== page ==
Figure 2: Photo of histopathological examination of kidney biopsy (silver staining): membranous glomerulonephritis and spikes.

The patient was treated with intravenous boli of methylprednisolone relayed with oral corticosteroids at a dose of 1 mg/kg/day. Immunosuppressive treatment with six bimensual boli of cyclophosphamide relayed with azathioprine was also performed. She was also treated with thyroid hormones. The outcome was favourable, marked by an improvement of the oedema and a normalization of thyroid hormone levels. Urine analysis showed regression of proteinuria (0.23 g/24 h).


Membranous glomerulonephritis is a pattern of injury that results from subendothelial and mesangial deposition of immunoglobulins caused by persistent antigenaemia and/or circulating immune complexes[4]. It is typically classified as idiopathic or secondary to infections, drugs, toxins, malignancy or autoimmune disease especially to SLE.
In this case, we analyze the occurrence of membranous glomerulonephritis in a patient with three autoimmune diseases. Autoimmune disorders can be organ-specific or they can involve multiple organs. The common characteristic of all these disorders is the production of different autoantibodies against various autoantigens along with inflammation.
Membranous glomerulonephritis represents about 20% of clinically significant renal disease in SLE[1]. Few studies have directly addressed the pathogenesis of membranous glomerulonephritis. Natural history studies of membranous glomerulonephritis in SLE suggest a relatively low rate of progression to end-stage renal disease but a high rate of significant comorbidities[5]. Considering the nephrotic syndrome, the patient was treated with immunosuppressive therapies, including corticosteroids and cyclophosphamide.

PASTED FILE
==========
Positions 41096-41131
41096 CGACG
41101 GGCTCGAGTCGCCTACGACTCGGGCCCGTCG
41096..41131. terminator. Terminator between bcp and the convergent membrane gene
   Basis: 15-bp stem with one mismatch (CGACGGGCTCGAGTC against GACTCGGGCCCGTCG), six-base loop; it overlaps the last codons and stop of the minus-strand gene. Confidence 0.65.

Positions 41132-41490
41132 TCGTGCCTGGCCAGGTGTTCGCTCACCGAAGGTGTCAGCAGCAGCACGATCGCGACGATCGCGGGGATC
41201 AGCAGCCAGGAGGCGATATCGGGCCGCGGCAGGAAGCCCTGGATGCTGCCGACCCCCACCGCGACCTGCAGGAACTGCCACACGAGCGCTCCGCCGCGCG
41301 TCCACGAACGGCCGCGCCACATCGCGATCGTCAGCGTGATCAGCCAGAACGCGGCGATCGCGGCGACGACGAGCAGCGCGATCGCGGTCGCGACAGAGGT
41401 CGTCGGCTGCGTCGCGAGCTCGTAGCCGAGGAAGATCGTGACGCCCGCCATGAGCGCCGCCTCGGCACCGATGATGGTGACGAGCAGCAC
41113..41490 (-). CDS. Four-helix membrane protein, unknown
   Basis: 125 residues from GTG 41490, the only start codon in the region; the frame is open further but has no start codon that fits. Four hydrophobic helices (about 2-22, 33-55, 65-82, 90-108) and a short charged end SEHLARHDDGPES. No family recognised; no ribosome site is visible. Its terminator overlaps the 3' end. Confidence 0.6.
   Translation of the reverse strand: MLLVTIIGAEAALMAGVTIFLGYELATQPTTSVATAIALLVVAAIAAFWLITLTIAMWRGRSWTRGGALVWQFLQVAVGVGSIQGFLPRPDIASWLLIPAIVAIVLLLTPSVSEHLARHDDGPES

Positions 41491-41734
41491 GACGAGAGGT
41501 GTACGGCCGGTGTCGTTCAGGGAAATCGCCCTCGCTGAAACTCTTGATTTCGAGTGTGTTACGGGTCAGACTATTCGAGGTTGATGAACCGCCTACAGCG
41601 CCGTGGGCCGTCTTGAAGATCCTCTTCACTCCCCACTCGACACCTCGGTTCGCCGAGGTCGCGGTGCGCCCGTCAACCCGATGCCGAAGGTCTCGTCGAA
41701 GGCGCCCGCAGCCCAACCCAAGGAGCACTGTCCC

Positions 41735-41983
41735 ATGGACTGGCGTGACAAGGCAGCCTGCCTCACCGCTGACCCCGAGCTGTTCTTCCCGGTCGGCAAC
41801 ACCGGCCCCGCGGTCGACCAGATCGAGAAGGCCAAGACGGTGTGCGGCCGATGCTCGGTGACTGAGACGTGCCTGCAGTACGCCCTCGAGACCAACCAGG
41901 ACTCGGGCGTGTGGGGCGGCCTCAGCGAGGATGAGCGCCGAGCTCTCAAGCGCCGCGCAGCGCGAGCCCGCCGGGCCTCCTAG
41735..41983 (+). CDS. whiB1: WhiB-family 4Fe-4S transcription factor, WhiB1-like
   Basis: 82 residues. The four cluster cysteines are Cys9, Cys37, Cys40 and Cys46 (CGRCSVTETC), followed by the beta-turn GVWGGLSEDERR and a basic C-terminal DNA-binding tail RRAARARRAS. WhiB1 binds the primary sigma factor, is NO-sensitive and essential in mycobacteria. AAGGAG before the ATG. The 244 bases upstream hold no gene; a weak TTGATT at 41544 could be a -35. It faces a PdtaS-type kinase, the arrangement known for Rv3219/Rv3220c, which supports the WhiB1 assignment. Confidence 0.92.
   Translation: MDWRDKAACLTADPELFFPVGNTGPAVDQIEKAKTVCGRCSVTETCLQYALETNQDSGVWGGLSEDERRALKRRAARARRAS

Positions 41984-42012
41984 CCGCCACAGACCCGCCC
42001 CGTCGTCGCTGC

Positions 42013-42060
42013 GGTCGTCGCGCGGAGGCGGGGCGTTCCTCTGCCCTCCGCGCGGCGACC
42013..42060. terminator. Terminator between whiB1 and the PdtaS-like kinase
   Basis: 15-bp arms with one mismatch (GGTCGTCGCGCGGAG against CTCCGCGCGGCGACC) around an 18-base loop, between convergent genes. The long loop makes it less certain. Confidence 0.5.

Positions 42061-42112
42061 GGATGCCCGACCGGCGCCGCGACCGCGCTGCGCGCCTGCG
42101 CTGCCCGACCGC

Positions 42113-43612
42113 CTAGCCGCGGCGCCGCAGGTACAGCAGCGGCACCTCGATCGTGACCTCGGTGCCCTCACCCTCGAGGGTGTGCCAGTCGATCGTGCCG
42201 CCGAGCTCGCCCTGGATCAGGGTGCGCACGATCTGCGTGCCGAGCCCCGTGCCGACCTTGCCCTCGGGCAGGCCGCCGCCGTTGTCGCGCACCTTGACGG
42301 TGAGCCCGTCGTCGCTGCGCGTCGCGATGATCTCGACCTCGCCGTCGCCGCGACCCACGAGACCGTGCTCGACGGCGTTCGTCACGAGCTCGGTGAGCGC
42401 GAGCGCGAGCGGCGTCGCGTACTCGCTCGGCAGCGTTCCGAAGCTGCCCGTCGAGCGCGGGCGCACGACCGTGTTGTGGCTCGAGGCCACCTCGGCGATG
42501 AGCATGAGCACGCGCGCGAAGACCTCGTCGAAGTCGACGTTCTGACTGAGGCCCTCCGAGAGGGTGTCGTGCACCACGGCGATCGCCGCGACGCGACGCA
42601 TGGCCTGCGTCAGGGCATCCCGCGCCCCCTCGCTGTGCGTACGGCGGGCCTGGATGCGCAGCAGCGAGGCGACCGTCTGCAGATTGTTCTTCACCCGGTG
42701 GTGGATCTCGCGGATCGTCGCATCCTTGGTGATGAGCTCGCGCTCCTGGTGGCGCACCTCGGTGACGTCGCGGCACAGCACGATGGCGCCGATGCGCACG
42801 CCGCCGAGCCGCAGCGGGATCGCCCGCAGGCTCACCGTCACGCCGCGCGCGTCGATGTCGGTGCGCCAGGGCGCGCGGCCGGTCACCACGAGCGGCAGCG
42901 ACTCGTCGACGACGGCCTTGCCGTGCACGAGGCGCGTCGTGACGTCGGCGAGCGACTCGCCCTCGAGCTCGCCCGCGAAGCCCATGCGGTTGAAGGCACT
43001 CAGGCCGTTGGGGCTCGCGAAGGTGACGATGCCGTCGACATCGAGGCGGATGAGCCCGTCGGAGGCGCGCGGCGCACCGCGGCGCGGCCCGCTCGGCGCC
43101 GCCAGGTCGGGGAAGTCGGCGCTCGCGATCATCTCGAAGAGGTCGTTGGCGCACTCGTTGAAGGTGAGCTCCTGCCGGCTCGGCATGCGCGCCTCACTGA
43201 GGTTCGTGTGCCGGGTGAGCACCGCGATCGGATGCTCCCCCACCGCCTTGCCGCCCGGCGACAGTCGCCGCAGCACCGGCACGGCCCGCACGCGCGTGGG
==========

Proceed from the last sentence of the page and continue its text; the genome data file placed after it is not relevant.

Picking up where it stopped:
Renal involvement during RA is rare[6]. Renal lesions directly due to the disease itself are infrequent. Regarding membranous glomerulonephritis, the relationship between with RA remains unclear. Membranous glomerulonephritis is generally accepted as the most frequent histological lesion during treatment with gold salts, D-penicillamine and bucillamine, although other authors have described a direct relationship with RA[2,7]. Membranous glomerulonephritis had occurred in our patient before beginning treatment. So, it may be directly related to RA. In fact, even if the pathogenesis of membranous glomerulonephritis in RA is still unknown, it is hypothesized that the presence of circulating immune complexes and rheumatoid factor, or alteration in T cell immune response and the presence of proinflammatory cytokines, may have played a role in the pathogenesis of the nephropathy.
Thyroid pathology has a high prevalence in the general population, although autoimmune aetiology is rare. It is associated with a variety of glomerulonephritis types in very few cases, the most frequent being membranous glomerulonephritis[8]. As reported by some authors, simultaneous occurrence of thyroid and glomerular disease could be explained by the existence of an autoimmune pathogenesis common to both conditions, and incidence could be higher than suspected, with proteinuria being found in a high proportion of patients with autoimmune thyroiditis and Graves' disease[8-10]. In our case, thyroiditis was diagnosed based on positive antithyroid antibodies, and its clinical manifestation was a clinical hypothyroidism. The parallelism seen between remission of nephrotic syndrome and TSH normalization under treatment with thyroid hormone and corticosteroids should be noted. So, in cases of apparently idiopathic nephrotic syndrome, thyroid function needs to be investigated[9,10]. Membranous glomerulonephritis in this case is probably secondary to autoimmune disorders caused by the exceptional simultaneous occurrence of these three autoimmune diseases.